HomeMoney & FinanceWhy it is difficult to find an investment advisor in India

Why it is difficult to find an investment advisor in India


A chemical engineer by profession, Ashal Jauhari (44), runs a Facebook group on personal finance—Asan Ideas For Wealth—of 100,000-plus members. He is not in the financial services industry but has helped thousands of families with their finances over the last one decade. He has set up a website, Fee-Only India, along with Pattabiraman Murari, an associate professor at IIT Madras, to give a platform to fee-only registered investment advisors (RIAs). And all this is pro bono. The reason being he can’t turn his passion into a profession due to Sebi’s regulations on RIAs.

“I can’t become an RIA because I don’t have a masters in finance. I can very well do it, but the prerequisite of a five-year experience in the financial services industry is a big deterrent. I will have to do everything that an RIA is prohibited to do to gain that experience. It’s an irony.” says Jauhari.

Like Jauhari, there are many others who are well-qualified and willing to become RIAs but for certain regulations issued by the Securities and Exchange Board of India (Sebi). Even those from the industry find it hard to become RIAs due to the heavy compliance burden. No wonder then that there are only 1,343 RIAs now, compared to 1,298 as on 30 June 2020, in a country where record demat and SIP accounts are being opened every year.

Who are RIAs

RIAs are Sebi-registered investment professionals —be it individuals or corporates—who have a fiduciary responsibility towards their clients to provide unbiased financial advice. They cannot sell financial products. They either charge an annual fixed fee or a commission based on assets under advisory (AUA). There are glaring shortcomings in the RIA regulations that need Sebi’s attention.

Impractical pre-requisites

To be sure, Sebi (Investment Advisers) Regulations 2013 welcomed candidates from all fields, albeit with some industry experience. It mandated that candidates should have a postgraduate degree in a finance-related stream or a degree in any discipline with an experience of five years in the financial services industry.

However, through five amendments between 2014 and 2021, Sebi made it mandatory for everyone to have a postgraduate degree in a finance-related stream along with five years of experience in the financial services industry. A certification from the National Institute of Securities Markets (NISM) is needed too. This, even as candidates only have to clear NISM Series V-A: mutual fund distributors certification examination to become a mutual fund distributor (MFD). No experience is needed.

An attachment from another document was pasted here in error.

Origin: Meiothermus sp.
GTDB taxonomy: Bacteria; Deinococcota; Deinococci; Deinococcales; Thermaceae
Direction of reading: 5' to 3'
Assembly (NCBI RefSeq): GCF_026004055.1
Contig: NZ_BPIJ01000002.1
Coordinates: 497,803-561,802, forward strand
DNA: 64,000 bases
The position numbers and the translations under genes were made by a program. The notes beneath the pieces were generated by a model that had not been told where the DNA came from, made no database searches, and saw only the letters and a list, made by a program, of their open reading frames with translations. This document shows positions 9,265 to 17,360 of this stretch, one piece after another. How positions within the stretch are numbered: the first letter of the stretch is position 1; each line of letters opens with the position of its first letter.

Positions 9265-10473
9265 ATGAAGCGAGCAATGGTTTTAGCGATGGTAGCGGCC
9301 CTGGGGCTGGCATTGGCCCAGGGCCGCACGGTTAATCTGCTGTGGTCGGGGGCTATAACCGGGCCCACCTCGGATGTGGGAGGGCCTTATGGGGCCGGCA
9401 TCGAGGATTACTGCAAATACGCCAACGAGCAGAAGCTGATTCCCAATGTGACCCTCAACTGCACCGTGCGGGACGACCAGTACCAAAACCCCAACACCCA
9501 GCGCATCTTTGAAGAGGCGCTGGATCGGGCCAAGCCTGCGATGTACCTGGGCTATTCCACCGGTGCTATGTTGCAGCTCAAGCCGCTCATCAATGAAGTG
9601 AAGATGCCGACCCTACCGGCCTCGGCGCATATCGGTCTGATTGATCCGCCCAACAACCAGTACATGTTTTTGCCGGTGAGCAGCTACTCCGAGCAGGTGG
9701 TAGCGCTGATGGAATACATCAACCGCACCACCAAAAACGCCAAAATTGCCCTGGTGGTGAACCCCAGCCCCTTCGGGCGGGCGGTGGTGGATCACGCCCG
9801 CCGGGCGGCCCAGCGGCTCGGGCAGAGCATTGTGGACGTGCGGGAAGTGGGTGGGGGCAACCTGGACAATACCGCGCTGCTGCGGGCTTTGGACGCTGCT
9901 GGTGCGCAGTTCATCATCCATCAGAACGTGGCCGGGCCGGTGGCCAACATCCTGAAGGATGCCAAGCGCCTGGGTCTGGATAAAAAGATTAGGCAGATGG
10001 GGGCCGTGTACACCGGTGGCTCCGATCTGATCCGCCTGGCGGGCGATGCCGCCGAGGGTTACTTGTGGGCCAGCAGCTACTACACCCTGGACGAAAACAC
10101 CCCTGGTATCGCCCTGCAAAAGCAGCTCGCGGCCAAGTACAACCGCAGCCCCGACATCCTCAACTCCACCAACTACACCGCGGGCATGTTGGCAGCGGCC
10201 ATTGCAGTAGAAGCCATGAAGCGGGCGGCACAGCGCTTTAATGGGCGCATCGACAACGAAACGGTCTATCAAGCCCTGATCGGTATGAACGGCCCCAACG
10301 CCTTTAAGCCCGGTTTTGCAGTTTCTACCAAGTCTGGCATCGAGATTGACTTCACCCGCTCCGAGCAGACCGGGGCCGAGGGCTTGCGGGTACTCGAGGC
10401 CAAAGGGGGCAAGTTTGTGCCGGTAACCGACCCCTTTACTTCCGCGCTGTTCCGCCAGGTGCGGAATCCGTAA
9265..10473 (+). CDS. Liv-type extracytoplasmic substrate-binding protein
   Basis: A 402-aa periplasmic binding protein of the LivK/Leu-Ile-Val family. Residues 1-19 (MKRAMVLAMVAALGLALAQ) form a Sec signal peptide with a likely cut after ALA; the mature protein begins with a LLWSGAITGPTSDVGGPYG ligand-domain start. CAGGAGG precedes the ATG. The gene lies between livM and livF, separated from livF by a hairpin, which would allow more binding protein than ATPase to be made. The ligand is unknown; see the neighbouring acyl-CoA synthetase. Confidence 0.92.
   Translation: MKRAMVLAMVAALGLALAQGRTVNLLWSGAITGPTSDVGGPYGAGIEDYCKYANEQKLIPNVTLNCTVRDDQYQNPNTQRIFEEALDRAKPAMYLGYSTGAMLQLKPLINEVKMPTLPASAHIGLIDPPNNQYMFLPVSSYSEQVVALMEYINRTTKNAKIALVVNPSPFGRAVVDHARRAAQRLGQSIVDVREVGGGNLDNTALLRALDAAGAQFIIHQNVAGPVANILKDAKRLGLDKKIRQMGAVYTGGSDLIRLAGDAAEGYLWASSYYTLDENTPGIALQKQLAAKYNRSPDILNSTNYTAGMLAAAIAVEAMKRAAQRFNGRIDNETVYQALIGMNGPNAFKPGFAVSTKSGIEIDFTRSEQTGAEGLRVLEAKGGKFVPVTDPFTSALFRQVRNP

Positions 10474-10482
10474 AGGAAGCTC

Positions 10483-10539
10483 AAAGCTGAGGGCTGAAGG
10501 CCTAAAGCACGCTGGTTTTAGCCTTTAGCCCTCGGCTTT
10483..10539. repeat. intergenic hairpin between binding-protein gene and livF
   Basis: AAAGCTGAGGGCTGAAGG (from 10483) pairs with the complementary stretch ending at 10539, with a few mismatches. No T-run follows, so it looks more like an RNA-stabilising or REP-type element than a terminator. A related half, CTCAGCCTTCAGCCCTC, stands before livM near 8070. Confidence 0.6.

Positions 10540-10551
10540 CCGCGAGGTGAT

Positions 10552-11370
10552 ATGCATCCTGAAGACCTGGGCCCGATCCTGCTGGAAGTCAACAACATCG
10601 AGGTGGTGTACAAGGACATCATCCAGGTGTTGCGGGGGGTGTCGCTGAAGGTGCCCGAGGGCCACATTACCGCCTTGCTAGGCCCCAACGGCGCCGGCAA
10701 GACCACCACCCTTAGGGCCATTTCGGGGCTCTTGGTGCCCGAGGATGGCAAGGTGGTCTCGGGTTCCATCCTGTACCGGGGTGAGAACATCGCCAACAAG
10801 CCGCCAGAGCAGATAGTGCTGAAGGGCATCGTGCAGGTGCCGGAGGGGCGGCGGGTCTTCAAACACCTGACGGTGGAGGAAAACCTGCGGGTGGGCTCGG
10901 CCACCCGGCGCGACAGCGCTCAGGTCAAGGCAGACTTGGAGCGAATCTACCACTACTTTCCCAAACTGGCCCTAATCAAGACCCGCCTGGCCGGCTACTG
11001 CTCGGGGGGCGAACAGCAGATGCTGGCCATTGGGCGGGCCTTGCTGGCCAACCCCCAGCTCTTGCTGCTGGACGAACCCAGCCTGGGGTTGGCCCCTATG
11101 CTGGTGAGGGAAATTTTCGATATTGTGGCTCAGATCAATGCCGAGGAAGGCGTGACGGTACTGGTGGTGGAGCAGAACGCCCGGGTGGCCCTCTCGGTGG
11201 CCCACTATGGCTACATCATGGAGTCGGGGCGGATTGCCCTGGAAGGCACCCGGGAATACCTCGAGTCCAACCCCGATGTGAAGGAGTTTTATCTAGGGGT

Essentially, one must practice as an MFD and insurance agent, etc. to gain five-year experience before becoming an RIA but cannot thereafter earn commission by selling the same products. The industry says this is impractical.

“If everyone in investment advisory is required to have a postgraduate degree, the universe of competent advisors will shrink, and not in a good way. We need thousands of advisors at a grass-root level providing honest services rather than an elite group of RIAs providing world-beating services,” says Sandeep Parekh, founder of Finsec Law Advisors.

The 150-conundrum

Individual RIAs can only have 150 clients. Once they breach this limit, they will have to get a corporate RIA license. Besides, an individual RIA has to have a net worth of 5 lakh. It will have to go up to 50 lakh to apply for a corporate license. “Individual RIAs usually charge about 25,000-30,000 advisory fee in the first year to prepare a comprehensive financial plan and 10,000-15,000 renewal fee from the next year onwards. The 150-client-limit will cap the revenues in the range of 15-20 lakh. How are RIAs going to survive with this kind of top line, considering the compliance cost is high?” says Nishant Batra, co-founder and chief goal planner, Holistic Prime Wealth.

Melvin Joseph, a fee-only RIA, and founder of Finvin Financial Planners, says he knows people who have surrendered their RIA licenses. “I know at least three efficient fee-only RIAs who left after they hit the 150-limit. Now they will continue the business with those 150 and do other businesses for more income,” says Joseph.

The fee structure

The fixed fee for RIAs has been capped at 1.25 lakh per annum. Under the AUA fee model, they can charge up to 2.5% commission of assets being advised.“The AUA fee model is flourishing because that is how RIAs can make more money. So, even among RIAs, those charging a flat fee are much lesser,” says Joseph.

Take, for example, a client with 20 crore assets. A fixed-fee planner can only charge up to 1.25 lakh from him. However, under the AUA model, even if an RIA charges 1% commission, she will make 20 lakh. Safe to say, the RIAs may tilt towards the AUA model working with clients having deep pockets.

“The lobby of MFDs and those with vested interests is so strong that they don’t want fee-only RIAs to stabilize and investors to become beneficiaries. If that happens, crores of money will go into direct mutual funds,” says an RIA who doesn’t wish to be named.

Will the markets regulator ease entry barriers anytime soon? The industry says it will have to wait and watch for now.



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